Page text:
Helping Your Child through Grief and Loss
Death is difficult even for adults, and for children, it can feel almost insurmountable. But as a parent or caring adult, you have a great natural ability to soothe and comfort a grieving child, even through your own immense sorrow.
Here are some valuable tips to help your child cope with the loss of a loved one:
- Teach them that death is part of life. Parents often avoid talking about death in an effort to protect their children from unpleasantness. Instead, look for teachable moments. Wilting flowers, changing seasons, or the loss of a family pet provide an opportunity to show that death is an inevitable part of life.
- Answer their questions—even the hard ones. When children ask questions about a death, it’s usually a sign that they’re curious about something they don’t understand. Let your child know that all questions are okay to ask and answer their questions truthfully. Do be sensitive to their age and the language you use. When a child asks what happened, use concrete words such as “died” instead of vague terms like “passed away.” A young child who hears his mother say “Dad passed away” or “I lost my husband” may expect his or her father to return.
- Don’t hide your grief. Children need to know that grieving is acceptable. Allow your child to see you cry. Emotional pain is part of losing a loved one.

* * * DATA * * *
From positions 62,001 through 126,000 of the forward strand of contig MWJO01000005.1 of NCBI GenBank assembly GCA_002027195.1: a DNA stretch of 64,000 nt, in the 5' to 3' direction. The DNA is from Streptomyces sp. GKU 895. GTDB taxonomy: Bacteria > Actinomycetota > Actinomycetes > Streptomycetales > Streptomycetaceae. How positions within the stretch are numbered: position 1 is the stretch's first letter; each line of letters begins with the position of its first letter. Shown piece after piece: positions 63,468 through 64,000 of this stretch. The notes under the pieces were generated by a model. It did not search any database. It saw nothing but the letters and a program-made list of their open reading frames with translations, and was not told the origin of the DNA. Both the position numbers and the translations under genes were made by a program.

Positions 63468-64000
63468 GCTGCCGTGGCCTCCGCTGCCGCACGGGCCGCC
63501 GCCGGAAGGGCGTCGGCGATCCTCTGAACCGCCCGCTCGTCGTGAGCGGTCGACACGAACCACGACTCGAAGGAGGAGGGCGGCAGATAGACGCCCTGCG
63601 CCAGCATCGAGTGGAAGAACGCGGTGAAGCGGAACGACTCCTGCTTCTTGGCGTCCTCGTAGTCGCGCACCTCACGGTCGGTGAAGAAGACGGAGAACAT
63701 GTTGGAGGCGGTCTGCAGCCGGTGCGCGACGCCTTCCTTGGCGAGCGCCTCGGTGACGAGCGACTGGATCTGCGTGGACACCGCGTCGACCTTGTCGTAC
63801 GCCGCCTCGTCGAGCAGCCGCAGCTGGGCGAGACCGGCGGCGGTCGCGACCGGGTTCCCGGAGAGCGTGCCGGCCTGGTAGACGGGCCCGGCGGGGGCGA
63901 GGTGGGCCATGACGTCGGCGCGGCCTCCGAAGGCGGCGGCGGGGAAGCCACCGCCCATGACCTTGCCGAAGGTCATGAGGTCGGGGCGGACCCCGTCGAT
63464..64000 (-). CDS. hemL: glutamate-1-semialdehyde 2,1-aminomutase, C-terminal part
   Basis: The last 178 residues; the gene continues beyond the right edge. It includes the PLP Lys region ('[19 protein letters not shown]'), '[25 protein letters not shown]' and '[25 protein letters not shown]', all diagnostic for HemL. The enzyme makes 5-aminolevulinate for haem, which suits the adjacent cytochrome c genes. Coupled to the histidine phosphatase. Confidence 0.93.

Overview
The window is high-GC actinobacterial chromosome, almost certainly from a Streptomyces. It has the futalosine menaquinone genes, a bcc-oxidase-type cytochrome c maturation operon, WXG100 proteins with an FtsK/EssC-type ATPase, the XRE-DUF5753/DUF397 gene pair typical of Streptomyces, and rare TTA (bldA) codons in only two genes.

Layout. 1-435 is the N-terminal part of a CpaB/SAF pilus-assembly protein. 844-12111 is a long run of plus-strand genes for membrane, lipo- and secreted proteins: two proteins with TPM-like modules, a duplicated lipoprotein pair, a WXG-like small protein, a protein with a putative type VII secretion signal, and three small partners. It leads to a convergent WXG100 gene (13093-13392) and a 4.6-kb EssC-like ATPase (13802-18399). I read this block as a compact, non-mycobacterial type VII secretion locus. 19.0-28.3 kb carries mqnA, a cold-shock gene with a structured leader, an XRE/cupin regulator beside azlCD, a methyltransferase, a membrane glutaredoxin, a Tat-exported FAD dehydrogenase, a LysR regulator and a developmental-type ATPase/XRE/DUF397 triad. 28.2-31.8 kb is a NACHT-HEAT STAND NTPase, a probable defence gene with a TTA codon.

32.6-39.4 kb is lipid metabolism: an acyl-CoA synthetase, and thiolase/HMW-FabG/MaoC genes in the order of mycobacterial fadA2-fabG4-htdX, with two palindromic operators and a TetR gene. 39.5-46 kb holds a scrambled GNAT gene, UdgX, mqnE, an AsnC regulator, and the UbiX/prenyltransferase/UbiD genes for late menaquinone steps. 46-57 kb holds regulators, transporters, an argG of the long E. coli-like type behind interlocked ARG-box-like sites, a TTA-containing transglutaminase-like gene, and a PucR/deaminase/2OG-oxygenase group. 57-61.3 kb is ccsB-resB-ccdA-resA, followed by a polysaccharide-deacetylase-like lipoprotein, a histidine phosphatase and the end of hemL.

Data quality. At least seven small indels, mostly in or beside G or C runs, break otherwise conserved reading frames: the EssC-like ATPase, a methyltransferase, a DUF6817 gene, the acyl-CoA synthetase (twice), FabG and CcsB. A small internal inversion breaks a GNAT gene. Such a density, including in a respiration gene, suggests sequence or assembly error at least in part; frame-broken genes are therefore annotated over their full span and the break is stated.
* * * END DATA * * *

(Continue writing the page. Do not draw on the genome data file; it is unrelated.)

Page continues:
- Allow them to grieve in their own way. Sometimes children in the same family will mourn differently. One child may want pictures and keepsakes of the person who died, while another may feel uncomfortable with too many reminders around. Some children want to talk about the death, while others want to be left alone. Some like to stay busy and others withdraw from activities. Ask your child what feels right to him or her, and don’t assume that what holds true for one child will be the same for another.
- Talk about and remember your loved one. Remembering the person (or pet) who died is part of the healing process. For example, you might say, “Your dad really liked this song,” or “Your mom was the best pie maker I know.” Bringing up the one who died gives your child permission to share his or her feelings. Some children also like to have keepsakes that belonged to their deceased loved one, especially objects that hold an emotional significance.
- Listen without judgment. One of the most helpful and healing things you can do for your grieving child is to listen to his or her experiences without jumping in to evaluate or fix them. Well-meaning adults often try to comfort children with phrases such as, “I know just how you feel”. While the intention is good, it negates the child’s feelings. Listening without judgment validates their experiences and emotions, and helps them regain a sense of security and control.
As a parent or concerned adult, you may forget about taking care of yourself when you’re bereaved. Children learn what they see, so be a role model for self-care at this critical time. If you need more guidance or additional support for your grieving child or for yourself, please reach out to our caring team.
About Batchelor Brothers Funeral Services: As a leading African American-owned and operated funeral and cremation organization serving three states, Batchelor Brothers Funeral Services has provided a ministry of care to thousands of grieving families. We promise to provide our highest level of distinguished service and respect to families who entrust us to honor their loved one. In all aspects of the funeral process, we strive to be the absolute best and are honored to help preserve our clients’ legacies for future generations. For more information, please call us at 215-549-4700 or visit our website.